Dave Kavanagh’s review of A portable paradise by Roger Robinson

Reviewed ByDave Kavanagh

A portable paradise by Roger Robinson

Paperback: 82 pages

Publisher: Peepal Tree Press (8 July 2019)

ISBN-10: 1845234332

ISBN-13: 978-1845234331

Roger Robinson only appeared on my radar after he became the surprise winner of the T.S. Eliot prize, and I have no doubt that many others discovered him in the same way. I have since gotten hold of his earlier collection, The Butterfly Hotel and it is sitting ready to be read, I have also ordered his less known Suckle but deliveries from Amazon are still painfully slow.

A Portable Paradise is for its most part community-based, plain speaking and unremittingly starkly, it will move you, indeed it will rock your world with is often surreal imagery. 

The collection is thematic in as far as it deals with The Grenfell disaster first, then with encounters with racism both current and historic, and then there is a section that seemed off kilter (more below) that deals with a mix of issues. 

Some of the poems in the collection are dedicated to individuals and others are inspired by the work of other writers, some are ekphrastic and look at art in a whole new way. And then—there is that section that deals with a mix of issues including Robinson’s son, religion and various other bits and pieces that give the impression of fill and don’t sit comfortably alongside the larger themes.

I was sorry that this section was included in what is a wonderful work. My beef is not about the quality of the poetry, that is all wonderful. Indeed this off kilter section contains some of my favourite individual poems. No, my argument (minor) it that a collection that had an intense sense of direction, seemed to go off the rails here and I was suddenly lost. (really a minor gripe, and do not let it put you off)

Robinson picked an exceptional title poem in A Portable Paradise.

And if I speak of Paradise,

then I’m speaking of my grandmother

who told me to carry it always

on my person, concealed, so

no one else would know but me.

That way they can’t steal it, she’d say.

And if life puts you under pressure,

trace its ridges in your pocket,

smell its piney scent on your handkerchief,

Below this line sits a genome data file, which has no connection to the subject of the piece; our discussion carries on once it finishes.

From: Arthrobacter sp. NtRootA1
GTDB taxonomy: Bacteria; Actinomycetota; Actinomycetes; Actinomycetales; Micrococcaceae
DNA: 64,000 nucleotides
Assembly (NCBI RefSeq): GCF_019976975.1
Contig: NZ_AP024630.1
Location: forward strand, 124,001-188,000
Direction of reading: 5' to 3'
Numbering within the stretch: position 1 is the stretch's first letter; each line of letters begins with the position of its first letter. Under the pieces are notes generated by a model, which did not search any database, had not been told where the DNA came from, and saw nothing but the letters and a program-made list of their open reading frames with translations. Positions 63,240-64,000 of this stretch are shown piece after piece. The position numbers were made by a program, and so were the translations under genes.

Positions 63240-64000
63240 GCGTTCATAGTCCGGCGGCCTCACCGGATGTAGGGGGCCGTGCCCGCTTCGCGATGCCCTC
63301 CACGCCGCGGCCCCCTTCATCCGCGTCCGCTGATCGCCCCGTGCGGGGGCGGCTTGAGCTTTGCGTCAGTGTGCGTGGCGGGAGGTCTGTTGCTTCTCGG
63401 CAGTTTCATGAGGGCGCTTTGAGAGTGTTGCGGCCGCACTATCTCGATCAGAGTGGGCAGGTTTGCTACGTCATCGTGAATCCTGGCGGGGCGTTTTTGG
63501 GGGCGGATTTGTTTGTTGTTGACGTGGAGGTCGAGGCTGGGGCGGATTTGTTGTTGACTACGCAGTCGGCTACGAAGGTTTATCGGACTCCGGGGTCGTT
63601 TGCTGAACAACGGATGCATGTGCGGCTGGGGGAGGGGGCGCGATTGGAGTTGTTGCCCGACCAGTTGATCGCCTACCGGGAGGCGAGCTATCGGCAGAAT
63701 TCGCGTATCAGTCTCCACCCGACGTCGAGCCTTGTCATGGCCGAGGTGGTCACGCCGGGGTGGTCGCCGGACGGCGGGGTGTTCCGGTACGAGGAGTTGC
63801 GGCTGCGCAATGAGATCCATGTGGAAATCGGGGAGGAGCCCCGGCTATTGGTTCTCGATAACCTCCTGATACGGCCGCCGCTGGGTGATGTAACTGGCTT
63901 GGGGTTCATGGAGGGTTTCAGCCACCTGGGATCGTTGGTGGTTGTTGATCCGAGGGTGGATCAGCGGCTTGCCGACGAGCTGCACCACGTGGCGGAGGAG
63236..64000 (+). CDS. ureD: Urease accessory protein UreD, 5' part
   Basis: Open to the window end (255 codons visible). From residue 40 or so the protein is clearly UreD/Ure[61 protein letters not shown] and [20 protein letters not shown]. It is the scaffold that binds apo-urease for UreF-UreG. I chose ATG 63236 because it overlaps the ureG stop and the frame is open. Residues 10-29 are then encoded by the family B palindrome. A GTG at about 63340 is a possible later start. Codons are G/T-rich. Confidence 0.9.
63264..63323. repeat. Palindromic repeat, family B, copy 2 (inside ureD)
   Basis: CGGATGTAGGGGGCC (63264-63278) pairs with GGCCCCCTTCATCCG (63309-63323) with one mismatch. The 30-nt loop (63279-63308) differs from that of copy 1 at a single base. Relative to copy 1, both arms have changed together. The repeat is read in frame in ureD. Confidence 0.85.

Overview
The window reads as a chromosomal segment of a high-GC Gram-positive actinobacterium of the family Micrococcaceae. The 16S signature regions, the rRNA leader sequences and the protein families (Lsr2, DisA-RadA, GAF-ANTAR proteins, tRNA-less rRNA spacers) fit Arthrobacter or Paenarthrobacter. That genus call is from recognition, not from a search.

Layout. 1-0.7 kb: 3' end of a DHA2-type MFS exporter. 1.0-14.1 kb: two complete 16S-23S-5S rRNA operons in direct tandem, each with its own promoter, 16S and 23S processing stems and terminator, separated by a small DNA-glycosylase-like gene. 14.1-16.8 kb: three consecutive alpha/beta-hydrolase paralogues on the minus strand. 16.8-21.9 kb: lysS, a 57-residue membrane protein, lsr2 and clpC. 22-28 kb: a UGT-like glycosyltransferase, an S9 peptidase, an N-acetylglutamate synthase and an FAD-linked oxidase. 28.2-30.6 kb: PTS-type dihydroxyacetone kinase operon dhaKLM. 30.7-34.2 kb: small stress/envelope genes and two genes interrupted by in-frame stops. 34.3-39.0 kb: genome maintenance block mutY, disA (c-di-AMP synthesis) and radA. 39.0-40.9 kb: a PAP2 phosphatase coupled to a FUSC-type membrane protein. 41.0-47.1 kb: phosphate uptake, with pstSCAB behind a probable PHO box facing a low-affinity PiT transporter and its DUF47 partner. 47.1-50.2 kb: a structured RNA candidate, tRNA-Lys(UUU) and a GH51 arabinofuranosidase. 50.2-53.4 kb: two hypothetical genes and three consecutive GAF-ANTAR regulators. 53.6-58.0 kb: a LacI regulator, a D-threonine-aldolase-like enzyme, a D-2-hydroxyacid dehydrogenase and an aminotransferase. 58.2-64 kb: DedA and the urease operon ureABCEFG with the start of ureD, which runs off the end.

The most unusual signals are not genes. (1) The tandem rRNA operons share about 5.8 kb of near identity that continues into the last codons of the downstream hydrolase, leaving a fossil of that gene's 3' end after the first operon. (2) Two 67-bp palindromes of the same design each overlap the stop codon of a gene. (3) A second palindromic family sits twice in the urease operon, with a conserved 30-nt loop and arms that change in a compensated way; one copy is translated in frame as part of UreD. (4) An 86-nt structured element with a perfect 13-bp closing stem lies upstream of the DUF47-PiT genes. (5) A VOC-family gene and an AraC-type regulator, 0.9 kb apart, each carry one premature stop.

hum its anthem under your breath.

And if your stresses are sustained and daily,

get yourself to an empty room – be it hotel,

hostel or hovel – find a lamp

and empty your paradise onto a desk:

your white sands, green hills and fresh fish.

Shine the lamp on it like the fresh hope

of morning, and keep staring at it till you sleep.

Other exceptional poems include the opening poem, The Missing  which is an enduring epitaph to the unrecovered of Grenfell. 

And Paradise, a poem that abuts The Missing and is equally powerful. 

I chose to include video in this review, because hearing the poet read the work, brings the listener to a new level of awareness.

The opening sections of the book, contains the poems that this collection will be remembered for and justly so. 

“Citizen I-III” – is a set of three poems that speak to the experience of immigrants from Commonwealth territories, those that were obliged to provide proof of their right of residency. This section within a section is dedicated to Poet, Zena Edwards who, along with her family, experience this indignity first hand. There is much in this work that made me intensely and uncomfortably aware of my own white privilege, and despite my minor gripe about the dodgy section, A Portable Paradise is beautiful, harrowing, memorable and unforgiving, this is a collection I will return to again and again. Order it, it is worth much more than its very reasonable price tag of £10.00

Dave Kavanagh.



  1. Including the voice of the poet, Roger Robinson added grace and gravitas, thanks for that. The poems shown here do well on their own, but his reading is a bonus worth having. It’s important, as you say, to stay uncomfortable with the privilege that comes with white skin.